financial balance sheet -- one that is both physical and speculative -- seemed to suggest
the architecture and iconography of the piece. Not only was there the spreadsheet layout that
allowed a compression of both time and space into formulae, but there were all kinds of templates
that presented themselves! As the project builds, each Excel file represents a different "chapter", if you will,
in the narrative that is not really a narrative at all.
The Excel spreadsheet is, of course, just a basic grid; there are also many other Excel applications
that work on the same Excel principles but are designed for specific purposes, such as
budget makers, billing statements, expense reports, competitive alternative map for market positioning, blood pressure trackers,
loan amortizations, agendas, tinkle potty chart, calendars, wedding seating charts, memos, production errors scatter chart,
display booth diagrams, schedules, statements, breakeven interactive chart, and time sheets.
Most of the Tin Towns stories use these
specialized applications, and the nature of the specialized organization relates
directly to the theme of the story.
However, I am not very concerned with the correct application of the equations
or the functions and forms. They are a way of commenting on the fact that, for all the quantification of our
economy, (as a way of understanding the world) many of the most important elements (both of the past
and of the future) are simply not factored in. In some cases, the creative misuse of
the helpful templates is evident.
As I mentioned earlier, in addition to thinking about platform, interface, and complexity,
I hoped to find a way to allow the user to manipulate Tin Towns and other Excel Fictions
on-the fly on the Web and to be able to show these works from a variety of computer types at
conferences and readings. Those two goals proved much more elusive. I could not find a way to
allow the functions of Excel to work on a computer that did not have that Windows software installed,
nor could I get it to display on an HTML page. (There may be workarounds for this, but consultations
with many practitioners with extensive experience did not produce any.)
So, I began trying to do screen shots of the Excel spreadsheet. That also proved difficult;
no matter how I tried to save these graphic image files, they came up white-on-black in Photoshop.
They were unreadable.
For a reading at the Modern Language Association Convention in Seattle in January 2012, I resorted to mocking up the spreadsheets in
regular HTML tables -- not a good solution, but one that allowed me to at least show what the Excel
screen looked like in its initial state. At that point, it seemed as though there were not going to be
solutions that would make Tin Towns portable in any way.
Then, quite by accident, I came across an application for my IPad that, so far,
has offered new promise for performance of the pieces, at least. The OnLive Desktop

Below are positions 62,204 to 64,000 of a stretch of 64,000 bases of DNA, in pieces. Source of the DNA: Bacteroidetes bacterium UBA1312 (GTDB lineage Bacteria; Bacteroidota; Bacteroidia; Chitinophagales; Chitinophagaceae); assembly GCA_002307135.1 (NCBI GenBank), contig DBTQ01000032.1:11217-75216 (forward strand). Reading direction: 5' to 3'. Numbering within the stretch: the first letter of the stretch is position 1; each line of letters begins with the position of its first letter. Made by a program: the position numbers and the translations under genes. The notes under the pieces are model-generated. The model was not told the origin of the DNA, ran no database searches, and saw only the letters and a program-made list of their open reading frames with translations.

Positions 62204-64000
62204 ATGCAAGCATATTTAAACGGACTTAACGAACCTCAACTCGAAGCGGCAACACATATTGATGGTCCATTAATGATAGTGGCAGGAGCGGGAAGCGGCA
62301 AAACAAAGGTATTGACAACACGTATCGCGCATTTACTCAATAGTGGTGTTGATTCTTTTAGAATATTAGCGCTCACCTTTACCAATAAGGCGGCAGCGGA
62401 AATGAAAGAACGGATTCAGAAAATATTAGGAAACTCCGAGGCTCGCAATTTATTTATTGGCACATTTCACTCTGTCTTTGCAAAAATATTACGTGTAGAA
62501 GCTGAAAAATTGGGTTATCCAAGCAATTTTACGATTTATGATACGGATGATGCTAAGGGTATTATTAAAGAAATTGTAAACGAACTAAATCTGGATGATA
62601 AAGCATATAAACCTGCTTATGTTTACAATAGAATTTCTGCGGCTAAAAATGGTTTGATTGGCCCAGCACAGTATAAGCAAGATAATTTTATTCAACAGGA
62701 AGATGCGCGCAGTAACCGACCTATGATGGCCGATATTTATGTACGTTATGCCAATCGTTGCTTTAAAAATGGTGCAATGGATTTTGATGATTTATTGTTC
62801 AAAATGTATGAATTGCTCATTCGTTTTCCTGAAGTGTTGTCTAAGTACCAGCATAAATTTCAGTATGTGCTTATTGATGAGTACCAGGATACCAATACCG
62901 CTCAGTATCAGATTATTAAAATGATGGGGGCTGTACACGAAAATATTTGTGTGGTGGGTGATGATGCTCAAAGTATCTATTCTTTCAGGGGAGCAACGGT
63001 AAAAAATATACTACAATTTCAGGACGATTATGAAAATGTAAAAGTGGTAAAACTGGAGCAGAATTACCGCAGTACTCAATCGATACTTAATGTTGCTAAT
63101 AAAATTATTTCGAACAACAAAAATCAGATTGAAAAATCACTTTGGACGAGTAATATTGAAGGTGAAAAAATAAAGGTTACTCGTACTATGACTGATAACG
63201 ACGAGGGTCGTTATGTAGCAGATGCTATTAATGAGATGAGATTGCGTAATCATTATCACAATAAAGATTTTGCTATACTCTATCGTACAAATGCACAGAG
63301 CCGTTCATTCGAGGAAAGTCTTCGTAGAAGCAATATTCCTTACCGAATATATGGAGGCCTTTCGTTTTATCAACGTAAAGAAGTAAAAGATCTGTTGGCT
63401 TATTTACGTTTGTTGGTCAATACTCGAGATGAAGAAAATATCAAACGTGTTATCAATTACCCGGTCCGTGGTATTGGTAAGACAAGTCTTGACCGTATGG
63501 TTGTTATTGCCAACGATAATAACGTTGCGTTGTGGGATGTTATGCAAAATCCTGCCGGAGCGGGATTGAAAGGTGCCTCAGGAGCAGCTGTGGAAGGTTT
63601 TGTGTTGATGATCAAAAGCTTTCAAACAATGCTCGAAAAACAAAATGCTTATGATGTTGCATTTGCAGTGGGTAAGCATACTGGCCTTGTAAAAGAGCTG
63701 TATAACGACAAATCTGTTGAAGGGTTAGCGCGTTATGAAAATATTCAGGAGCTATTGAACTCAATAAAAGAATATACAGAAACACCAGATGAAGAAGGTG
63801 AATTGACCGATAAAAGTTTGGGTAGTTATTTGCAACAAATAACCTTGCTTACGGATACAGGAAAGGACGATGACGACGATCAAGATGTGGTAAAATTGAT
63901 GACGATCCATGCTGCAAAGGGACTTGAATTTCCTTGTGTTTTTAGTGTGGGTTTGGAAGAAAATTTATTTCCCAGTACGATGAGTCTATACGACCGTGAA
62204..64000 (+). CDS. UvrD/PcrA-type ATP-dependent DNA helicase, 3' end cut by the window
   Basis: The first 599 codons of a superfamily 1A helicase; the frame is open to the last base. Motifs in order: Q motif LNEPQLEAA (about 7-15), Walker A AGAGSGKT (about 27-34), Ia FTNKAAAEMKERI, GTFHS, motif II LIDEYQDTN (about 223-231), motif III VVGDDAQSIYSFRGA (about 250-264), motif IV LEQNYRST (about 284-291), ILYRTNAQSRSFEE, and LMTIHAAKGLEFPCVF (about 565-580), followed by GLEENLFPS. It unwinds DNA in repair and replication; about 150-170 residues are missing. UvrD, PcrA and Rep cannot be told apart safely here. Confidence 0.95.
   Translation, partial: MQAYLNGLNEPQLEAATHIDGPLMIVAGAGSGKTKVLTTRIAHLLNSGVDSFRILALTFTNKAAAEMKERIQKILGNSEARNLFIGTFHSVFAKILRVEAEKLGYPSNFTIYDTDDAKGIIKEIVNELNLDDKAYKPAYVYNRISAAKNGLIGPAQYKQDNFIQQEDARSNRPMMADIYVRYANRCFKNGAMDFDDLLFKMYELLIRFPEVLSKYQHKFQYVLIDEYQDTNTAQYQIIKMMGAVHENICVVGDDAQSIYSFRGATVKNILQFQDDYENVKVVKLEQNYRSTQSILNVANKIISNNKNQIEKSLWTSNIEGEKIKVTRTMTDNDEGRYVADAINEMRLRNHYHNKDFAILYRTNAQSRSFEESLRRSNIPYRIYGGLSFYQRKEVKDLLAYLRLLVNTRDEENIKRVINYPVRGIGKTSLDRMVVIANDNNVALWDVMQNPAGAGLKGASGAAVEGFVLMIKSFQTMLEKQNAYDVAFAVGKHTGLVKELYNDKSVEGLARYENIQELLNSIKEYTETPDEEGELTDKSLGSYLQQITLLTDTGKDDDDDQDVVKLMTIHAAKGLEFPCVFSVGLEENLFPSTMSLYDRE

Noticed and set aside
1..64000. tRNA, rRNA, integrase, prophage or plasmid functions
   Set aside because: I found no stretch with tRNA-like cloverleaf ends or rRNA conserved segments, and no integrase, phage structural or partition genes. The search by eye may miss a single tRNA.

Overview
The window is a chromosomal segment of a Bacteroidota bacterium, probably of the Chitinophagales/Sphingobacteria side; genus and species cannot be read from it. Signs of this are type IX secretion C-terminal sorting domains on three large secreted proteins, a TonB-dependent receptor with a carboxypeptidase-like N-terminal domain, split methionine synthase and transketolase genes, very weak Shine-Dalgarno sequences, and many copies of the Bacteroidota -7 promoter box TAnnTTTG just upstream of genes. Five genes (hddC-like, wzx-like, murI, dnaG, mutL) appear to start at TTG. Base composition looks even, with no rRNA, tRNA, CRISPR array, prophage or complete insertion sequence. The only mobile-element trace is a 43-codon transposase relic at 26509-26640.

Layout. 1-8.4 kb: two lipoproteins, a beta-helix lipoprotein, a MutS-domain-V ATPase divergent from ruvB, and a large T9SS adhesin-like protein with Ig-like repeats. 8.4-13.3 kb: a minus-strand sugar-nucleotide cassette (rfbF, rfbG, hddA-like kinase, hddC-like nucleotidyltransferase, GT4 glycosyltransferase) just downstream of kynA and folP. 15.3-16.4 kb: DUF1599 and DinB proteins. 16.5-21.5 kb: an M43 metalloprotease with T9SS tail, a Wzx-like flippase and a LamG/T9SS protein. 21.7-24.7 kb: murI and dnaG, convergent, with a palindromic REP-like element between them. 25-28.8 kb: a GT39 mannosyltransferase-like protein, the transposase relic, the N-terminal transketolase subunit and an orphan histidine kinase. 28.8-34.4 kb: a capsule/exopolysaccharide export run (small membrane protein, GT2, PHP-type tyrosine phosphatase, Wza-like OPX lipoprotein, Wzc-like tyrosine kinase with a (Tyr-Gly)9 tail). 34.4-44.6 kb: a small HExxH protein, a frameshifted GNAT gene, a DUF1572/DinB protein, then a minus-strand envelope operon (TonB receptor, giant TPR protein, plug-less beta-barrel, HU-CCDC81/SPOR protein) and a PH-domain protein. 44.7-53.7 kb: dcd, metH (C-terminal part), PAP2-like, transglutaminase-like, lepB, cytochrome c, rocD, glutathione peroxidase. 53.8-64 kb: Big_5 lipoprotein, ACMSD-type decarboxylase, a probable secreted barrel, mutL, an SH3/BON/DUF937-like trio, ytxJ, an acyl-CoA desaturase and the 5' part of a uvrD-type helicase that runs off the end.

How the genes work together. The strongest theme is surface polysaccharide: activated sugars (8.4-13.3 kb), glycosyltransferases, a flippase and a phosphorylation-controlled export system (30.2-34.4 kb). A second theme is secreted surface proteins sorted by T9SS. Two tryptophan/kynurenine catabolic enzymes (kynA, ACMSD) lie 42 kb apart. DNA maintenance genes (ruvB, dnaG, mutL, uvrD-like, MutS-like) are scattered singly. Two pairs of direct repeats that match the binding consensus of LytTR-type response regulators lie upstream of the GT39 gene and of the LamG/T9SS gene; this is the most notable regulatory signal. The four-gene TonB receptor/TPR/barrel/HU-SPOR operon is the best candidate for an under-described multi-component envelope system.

produces a Windows 7 screen on the IPad, complete with Word, PowerPoint, and Excel.
I can upload my Excel files to the cloud and have them synch automatically when I open the
Excel file on the IPad. I am currently working with refining this technology, adding
images and videos to the Excel files and testing the possibility of showing Tin Towns and
Other Excel Fictions on the IPad screen.
The technology, however, continues to speed along at a remarkable rate. Now, the new IPad 3 is out
-- offering 4G connectivity. (a bonus for showing large files and videos)
Windows 8 is slated to appear with touch-screen capability, which will also change the tech considerations.
Finally, some observers have warned that OnLive Desktop, in streaming Microsoft software
from the cloud, may not be in conformance with copyright regulations.
All of these elements will
continue to shape the programs, interface, complexity, and availability of this work.
1. The origin of Endless Suburbs is rooted in a collection of Applets that one could "borrow"
on the World Wide Web -- in this case "Anfy Applets." It means to give the appearance of pages
of a book being flipped. But to me, it somehow suggested the replication of objects in a nearly
infinite manner -- a duplicating machine -- churning out objects like cars, like houses, like Southern
California. In this case, then, the software is an integral part of the thematic construction.
In fact, it is the central engine of the piece and embodies the metaphor of the story. It also
controls the tone; this is a light piece, a kind of minimalist, tongue-in-cheek story.
Writers and Artists
Talk about Their Work
and the Software They
use to Create Their Work
__Interview wirh Mark Bernstein
J. R. Carpenter
The Broadside of a Yarn
Chronicles of Pookie and JR
Egypt: The Book of
Going Forth by Day
Mark C. Marino
__Nick Montfort and
Sea and Spar Between
__Nick Montfort and Stephanie Strickland
Sea and Spar Between